This is an unusual cottage on Pearl Street because it was made from cinder blocks. One by one, houses along Pearl have been torn down, and the area feels empty. I met a gent who grew up near here in the 1950s and 1960s, and he said it was vibrant with families and children then.

Levee Street

Machine shop, tank farm, Levee Street (TMax 100 film, Spotmatic camera, 24 mm ƒ/3.5 SMC Takumar lens)
This old tank farm on Levee Street, at the west end of the old Fairground Street bridge, has been unused for at least three decades. The machinery building has lost its roof and has a Stonehenge collection of concrete support pillars. I can smell fumes here, so some of these tanks hold some chemical. There has probably been leakage into the ground.

Johnson Street

754 Johnson Street, Vicksburg (Tri-X film, Hasselblad 501CM, 50mm ƒ/4 Distagon lens, 1/30 ƒ11.5)
Johnson Street has been methodically deconstructed, and there are progressively fewer and fewer houses as the years go by. I wrote about Johnson Street early in my blogging efforts, in January of 2010.

Yerger Street

2602 Yerger Street, Vicksburg
2604 Yerger Street, Vicksburg

Here are two traditional shotgun houses from Yerger Street. They are long gone. These are 4x5" Fujichrome frames.

Warrenton Road

Warrenton Road store (4×5" Tri-X Prof. film, 90mm ƒ/6.8 Angulon lens)
This former gas station at the junction of Warrenton and Wigwam Roads has been unused for years. Status: unknown.

Rubber Recycling Factory

Former U.S. Rubber Reclaiming, Rubber Way (Fuji Acros film, Leica M2, 24mm ƒ/3.5 SMC Takumar lens)
U.S. Rubber Reclaiming (Fuji Acros film, Leica M2, 24mm ƒ/3.5 SMC Takumar lens)
U.S. Rubber Reclaiming (Fuji Acros film, Leica M2, 24mm ƒ/3.5 SMC Takumar lens)
This mess is part of the remnants of U.S. Rubber Reclaiming, at 2000 Rubber Way. According to the
The Mississippi Secretary of State’s Office announced Tuesday, Dec. 10, that it has transferred approximately 12.6 acres of tax-forfeited property to the City of Vicksburg effective Dec. 4, 2019.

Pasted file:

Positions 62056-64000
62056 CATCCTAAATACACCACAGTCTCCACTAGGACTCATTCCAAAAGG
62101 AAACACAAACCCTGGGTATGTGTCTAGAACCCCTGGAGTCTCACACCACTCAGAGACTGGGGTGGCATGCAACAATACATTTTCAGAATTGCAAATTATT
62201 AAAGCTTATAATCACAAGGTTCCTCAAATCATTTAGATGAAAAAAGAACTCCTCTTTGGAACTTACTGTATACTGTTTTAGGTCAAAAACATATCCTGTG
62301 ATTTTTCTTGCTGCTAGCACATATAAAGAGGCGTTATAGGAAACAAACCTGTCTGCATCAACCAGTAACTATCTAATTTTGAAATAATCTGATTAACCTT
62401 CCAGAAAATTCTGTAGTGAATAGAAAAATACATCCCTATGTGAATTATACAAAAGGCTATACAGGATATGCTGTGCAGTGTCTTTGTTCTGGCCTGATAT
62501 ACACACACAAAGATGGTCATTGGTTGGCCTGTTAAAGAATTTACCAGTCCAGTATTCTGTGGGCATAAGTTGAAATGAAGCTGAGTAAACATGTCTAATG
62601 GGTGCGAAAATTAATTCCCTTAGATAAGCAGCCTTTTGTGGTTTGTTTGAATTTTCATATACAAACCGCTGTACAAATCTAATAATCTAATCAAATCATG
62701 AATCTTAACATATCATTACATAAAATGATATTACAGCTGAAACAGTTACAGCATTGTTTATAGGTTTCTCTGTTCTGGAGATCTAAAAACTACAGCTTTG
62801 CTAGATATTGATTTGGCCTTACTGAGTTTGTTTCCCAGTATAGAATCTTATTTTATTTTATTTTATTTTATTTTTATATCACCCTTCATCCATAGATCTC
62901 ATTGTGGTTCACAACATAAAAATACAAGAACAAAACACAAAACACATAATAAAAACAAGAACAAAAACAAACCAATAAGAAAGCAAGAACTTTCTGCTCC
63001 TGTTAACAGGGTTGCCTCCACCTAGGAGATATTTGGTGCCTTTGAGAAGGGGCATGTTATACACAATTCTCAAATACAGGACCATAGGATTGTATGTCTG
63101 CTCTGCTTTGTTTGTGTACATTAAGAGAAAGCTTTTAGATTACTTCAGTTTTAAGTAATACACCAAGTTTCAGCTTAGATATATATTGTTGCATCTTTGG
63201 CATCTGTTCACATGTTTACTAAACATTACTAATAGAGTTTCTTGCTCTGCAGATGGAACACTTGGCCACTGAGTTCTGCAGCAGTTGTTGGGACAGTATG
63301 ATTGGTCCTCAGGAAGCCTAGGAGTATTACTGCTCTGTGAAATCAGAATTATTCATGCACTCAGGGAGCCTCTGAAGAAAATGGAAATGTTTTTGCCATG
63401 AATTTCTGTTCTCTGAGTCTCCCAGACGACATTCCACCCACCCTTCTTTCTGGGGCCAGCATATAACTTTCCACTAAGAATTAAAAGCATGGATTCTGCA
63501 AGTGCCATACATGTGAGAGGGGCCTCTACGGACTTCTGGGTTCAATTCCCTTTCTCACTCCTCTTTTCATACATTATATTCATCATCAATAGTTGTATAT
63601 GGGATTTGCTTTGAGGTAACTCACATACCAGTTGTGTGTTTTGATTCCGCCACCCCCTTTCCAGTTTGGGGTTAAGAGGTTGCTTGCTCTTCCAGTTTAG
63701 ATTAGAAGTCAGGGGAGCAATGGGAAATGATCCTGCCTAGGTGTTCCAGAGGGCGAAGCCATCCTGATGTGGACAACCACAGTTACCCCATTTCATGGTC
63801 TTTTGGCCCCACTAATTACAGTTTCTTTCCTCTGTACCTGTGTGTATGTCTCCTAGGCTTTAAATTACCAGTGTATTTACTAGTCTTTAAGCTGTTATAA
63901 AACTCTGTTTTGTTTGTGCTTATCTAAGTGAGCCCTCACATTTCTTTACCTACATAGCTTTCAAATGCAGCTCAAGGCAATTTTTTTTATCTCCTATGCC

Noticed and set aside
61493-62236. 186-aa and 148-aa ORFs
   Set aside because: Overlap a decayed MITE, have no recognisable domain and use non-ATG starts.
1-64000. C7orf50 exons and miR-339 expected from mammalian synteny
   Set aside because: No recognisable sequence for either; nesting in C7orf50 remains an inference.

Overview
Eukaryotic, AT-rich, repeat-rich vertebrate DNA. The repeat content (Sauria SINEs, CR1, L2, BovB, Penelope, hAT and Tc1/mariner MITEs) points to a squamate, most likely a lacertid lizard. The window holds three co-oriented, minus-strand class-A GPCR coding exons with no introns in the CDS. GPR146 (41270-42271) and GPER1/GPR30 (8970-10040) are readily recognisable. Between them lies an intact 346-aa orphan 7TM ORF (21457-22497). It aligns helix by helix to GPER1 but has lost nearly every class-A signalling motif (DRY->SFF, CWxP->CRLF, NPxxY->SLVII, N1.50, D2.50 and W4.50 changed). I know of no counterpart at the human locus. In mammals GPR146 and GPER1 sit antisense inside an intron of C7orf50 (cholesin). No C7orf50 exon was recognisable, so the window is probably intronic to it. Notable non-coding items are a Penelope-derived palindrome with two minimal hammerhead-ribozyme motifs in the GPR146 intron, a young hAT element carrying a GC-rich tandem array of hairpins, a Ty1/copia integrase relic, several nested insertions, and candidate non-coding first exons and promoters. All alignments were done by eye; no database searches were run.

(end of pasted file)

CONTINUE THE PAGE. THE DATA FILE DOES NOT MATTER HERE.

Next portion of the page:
The Warren County tax collector conveyed the property, once owned by U.S. Rubber Reclaiming, Inc. to the State of Mississippi for the non-payment of property taxes in August 2010, the same month the company ceased its operations. The company was wholly owned by Obsidian Enterprises of Indianapolis, Ind.
So this rubber and other debris has rotted here for a decade. How many mosquitoes breed in the water? Any other pathogens? I wrote about the site in more detail in April of 2019.

US 61 South

Hopewell Church, US 61 south (Panatomic-X film, Hasselblad 501CM, 50mm ƒ/4 Distagon lens)
Side of Hopewell Church (Fuji Acros film, Leica IIIC, Jupiter-8 lens)
The Hopewell Church is up on a bluff on the opposite side of US 61 from the Municipal Airport. I do not know its history. The poor old church is being engulfed by vines, and you can only see it in winter.

Glass Road

Church, Glass Road (Panatomic-X film, Hasselblad 501CM, 80mm ƒ/2.8 Planar-CB lens, ¼ ƒ/11, green filter)
This little church is on Glass Road near the former entrance to the Marathon LeTourneau industrial complex. LeTourneau once built jack-up drilling rigs and other industrial machinery. At one time, a small neighborhood existed here. The pavement can still be seen in the woods, but all the houses are gone. I assume that this church once served the community.

Dear readers, this has been a rather haphazard tour around Vicksburg and Warren County. There is a lot of old architecture here, and we are gradually losing it. If any of you readers have suggestions of more places to see and photograph, please let me know.

UPDATE: I found a 2018 photograph of the tanks at the Levee Street tank farm.  
Unused tank farm, Levee Street, Vicksburg (Kodak Ektar 25 film, Rolleiflex 3.5E, 75mm ƒ/3.5 Xenotar lens)


Jim Grey said...

Many of these remind me of the "company houses" I used to see when I'd visit my dad's hometown in coal country in West Virginia. Simple vernacular homes.

The street in the first shot is interesting. What kind of pavement is that?

Kodachromeguy said...

Thanks, Jim. The pavement in the first photograph is poured concrete, but with a rectangle grid pattern placed when the concrete was first poured. These are the original 1920s concrete surfaces. I do not know if the pattern was intended to be decorative or was for better friction for horseshoes. Older concrete streets with a smooth surface are treacherously slick in the rain.

Suzassippi said...

That was a lot of work for these images--nice job. I thought at first the warehouse pillars were a lot of tombstones until I enlarged the picture. It is an interesting shot--Stonehenge seems applicable! Wikipedia says the Hopewell Methodist Church and Cemetery was the earliest settlement in 1805 and the first church in Warren County. The cemetery is listed in MDAH Historic Resources, but no church.

Navi said...

Really fascinating tour. It's interesting to compare with the StreetView from 2013. said...

you are archivist for decline of america. great work.
i came across your site reading Paul Theroux, Deep South: Four seasons on back roads, Penguin, 2015. he documents this in words. provides a sketch of how this came to be.
also Linh Dinh, Postcards from the End of America. and
Belen Fernandez, Exile: Rejecting America and Finding the World
many thanks